Abu Abed– This is the newest composition (composed in the summer of 2010) on the record. The song was inspired by a story that I heard on NPR’s This American Life about a man by the name of Abu Abed. I composed this piece in 5/8 time, but it’s much easier felt and played with 5/4 time in mind.

3rd Shift– I wrote this song for my mother. For over 20 years, my mom worked the 3rd Shift in the textile industry, so this tune is dedicated to her!

Takes Courage to be Happy– I wrote this song for Abbey Lincoln in 2006. I had the honor and the pleasure of first meeting Abbey after the first set of one of her performances in Boston at Sculler’s Jazz Club on Valentine’s Day (which happens to be my birthday) several years ago. In our conversation between sets, I remember her asking me if I had my trumpet with me and if I would like to sit in with the band. I didn’t have it with me but we exchanged information and decided to stay in touch because I had many questions for her about the music. I took me about a year to muster up the courage to call her but I did finally. In the course of this conversation, Abbey suddenly says to me, “You know Jason, it Takes Courage to be Happy!” A song was born.

Skylark/I Can’t Help It– This arrangement was a part of a project that I put together for a special performance in the winter of 2009 in Boston. For this project I celebrated the music of Johnny Mercer by arranging some of his classics and fusing them with my originals and other classic tunes in the jazz and pop canon. Me, like most people in mid to late 2009, were mourning the passing of Michael Jackson. In the fall of 2009 I started to rediscover the beauty of the songs that Michael wrote and performed. I then thought of the idea of adding I Can’t Help It (composed by Susaye Greene and Stevie Wonder) to the project I was putting together at the time.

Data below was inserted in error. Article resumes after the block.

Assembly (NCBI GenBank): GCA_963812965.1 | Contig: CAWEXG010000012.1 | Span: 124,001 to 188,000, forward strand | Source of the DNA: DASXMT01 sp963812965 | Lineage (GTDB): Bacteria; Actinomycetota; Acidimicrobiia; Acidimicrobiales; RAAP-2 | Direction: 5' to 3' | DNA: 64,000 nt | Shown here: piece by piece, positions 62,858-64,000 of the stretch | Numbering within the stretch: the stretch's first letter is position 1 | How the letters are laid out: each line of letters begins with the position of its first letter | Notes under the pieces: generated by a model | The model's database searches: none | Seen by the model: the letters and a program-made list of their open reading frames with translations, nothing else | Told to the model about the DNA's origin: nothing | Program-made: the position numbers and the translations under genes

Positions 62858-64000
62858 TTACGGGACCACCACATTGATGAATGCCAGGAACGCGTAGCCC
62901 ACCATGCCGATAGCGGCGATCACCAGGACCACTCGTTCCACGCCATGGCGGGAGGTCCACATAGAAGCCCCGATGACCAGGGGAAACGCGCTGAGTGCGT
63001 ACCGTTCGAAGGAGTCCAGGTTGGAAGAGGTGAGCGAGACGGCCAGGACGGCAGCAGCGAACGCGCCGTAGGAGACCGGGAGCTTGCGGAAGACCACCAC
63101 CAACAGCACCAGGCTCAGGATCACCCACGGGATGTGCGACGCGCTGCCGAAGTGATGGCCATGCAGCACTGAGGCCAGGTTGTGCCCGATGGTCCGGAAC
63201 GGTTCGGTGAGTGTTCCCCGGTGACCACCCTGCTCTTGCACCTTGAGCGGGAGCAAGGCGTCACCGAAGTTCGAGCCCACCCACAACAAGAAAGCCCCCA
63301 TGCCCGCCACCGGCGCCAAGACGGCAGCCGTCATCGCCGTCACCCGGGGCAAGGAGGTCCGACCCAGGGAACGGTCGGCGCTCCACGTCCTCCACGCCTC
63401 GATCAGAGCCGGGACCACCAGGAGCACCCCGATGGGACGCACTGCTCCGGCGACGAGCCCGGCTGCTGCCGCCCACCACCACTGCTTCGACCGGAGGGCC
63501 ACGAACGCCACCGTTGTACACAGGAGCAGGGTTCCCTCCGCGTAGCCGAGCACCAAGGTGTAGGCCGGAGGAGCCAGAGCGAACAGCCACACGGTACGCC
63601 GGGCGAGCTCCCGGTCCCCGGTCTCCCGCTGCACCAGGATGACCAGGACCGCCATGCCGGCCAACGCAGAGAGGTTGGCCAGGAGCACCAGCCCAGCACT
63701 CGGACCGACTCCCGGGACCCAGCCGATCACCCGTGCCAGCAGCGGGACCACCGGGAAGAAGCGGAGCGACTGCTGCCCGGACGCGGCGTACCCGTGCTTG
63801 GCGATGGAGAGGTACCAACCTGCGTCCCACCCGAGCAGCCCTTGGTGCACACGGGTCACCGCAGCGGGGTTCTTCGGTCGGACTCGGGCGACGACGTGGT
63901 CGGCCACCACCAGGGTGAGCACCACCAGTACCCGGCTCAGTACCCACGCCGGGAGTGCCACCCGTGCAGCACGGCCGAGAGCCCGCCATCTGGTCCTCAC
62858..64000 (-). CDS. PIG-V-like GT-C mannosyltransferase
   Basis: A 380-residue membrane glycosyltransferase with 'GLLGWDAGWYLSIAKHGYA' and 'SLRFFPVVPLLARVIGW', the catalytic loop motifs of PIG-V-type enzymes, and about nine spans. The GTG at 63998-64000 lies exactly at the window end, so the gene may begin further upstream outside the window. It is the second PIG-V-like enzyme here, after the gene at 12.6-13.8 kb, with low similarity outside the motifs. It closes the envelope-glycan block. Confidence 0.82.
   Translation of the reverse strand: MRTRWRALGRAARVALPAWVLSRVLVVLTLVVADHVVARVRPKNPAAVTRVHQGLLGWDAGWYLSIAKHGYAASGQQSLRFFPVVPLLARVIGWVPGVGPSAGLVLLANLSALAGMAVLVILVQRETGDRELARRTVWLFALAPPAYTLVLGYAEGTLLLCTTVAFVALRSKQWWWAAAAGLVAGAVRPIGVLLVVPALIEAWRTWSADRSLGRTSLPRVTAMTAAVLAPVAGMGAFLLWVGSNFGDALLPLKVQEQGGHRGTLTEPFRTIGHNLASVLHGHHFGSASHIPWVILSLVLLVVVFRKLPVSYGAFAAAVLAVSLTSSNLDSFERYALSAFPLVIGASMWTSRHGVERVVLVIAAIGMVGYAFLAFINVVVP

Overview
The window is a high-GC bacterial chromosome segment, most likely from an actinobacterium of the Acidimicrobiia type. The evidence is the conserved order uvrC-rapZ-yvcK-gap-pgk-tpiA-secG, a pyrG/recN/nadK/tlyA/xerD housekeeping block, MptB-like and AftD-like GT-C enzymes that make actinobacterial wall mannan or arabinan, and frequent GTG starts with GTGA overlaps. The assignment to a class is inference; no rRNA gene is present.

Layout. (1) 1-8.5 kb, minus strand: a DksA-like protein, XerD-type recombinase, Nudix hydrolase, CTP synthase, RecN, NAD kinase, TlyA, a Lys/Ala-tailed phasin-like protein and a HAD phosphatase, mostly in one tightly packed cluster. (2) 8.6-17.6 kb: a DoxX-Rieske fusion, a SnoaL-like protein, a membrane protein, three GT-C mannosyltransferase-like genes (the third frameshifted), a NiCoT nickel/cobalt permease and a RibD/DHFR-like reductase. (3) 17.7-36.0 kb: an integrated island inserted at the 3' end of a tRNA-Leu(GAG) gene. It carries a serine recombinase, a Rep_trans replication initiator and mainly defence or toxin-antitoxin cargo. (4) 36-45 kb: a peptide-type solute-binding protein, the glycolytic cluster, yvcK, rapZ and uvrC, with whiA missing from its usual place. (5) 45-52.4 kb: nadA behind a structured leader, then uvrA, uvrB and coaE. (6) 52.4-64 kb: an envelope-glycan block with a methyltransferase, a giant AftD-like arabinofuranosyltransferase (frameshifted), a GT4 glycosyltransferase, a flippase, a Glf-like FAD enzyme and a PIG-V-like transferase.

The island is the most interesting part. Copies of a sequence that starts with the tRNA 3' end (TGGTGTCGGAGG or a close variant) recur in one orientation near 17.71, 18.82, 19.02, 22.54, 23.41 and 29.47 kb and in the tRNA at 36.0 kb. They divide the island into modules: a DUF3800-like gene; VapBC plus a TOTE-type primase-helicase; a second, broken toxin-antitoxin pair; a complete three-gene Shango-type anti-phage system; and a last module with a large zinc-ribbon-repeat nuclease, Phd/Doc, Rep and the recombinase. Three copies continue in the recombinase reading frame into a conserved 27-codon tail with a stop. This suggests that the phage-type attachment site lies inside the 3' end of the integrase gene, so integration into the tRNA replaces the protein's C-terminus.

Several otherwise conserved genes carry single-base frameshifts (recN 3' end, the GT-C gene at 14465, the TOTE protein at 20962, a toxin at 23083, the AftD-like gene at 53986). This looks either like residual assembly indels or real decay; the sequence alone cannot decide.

3 Point Turn– I wrote this tune for Mark Turner in October of 2008 in a hotel room in Finland on tour. One of my favorite records is Mark Turner’s Dharma Days. There’s a nice tune in 5/4 time on the record entitled Jacky’s Place. 3 Point Turn is a variation of the B section of Jacky’s Place where I borrowed the pair of chords in the bridge of Jacky’s Place and added two more pairs, making 3!!

Capricorn-This is my reharmonization of a Wayne Shorter classic.

The Players

Mark Turner– Mark Turner is one of the most influential non-trumpeters on my approach to improvisation. I spent many hours in college absorbing Mark’s playing and composing style, delving into his records as a leader such as Dharma Days and Ballad Sessions as well as the records he made with guitarist Kurt Rosenwinkel (The Next Step, Enemies of Energy, and Heartcore). His collaboration with guitarist Kurt Rosenwinkel produced music that left an indelible earprint on my jazz generation. Mark possesses many of the attributes that John Coltrane exhibited, including the idea of becoming a selfless musician and playing for more of a lofty purpose. When I listen to Mark, the absence of the ego in his playing is pretty evident to me. This project represents the first time that I’ve played with Mark. I’m extremely lucky to have him on this record.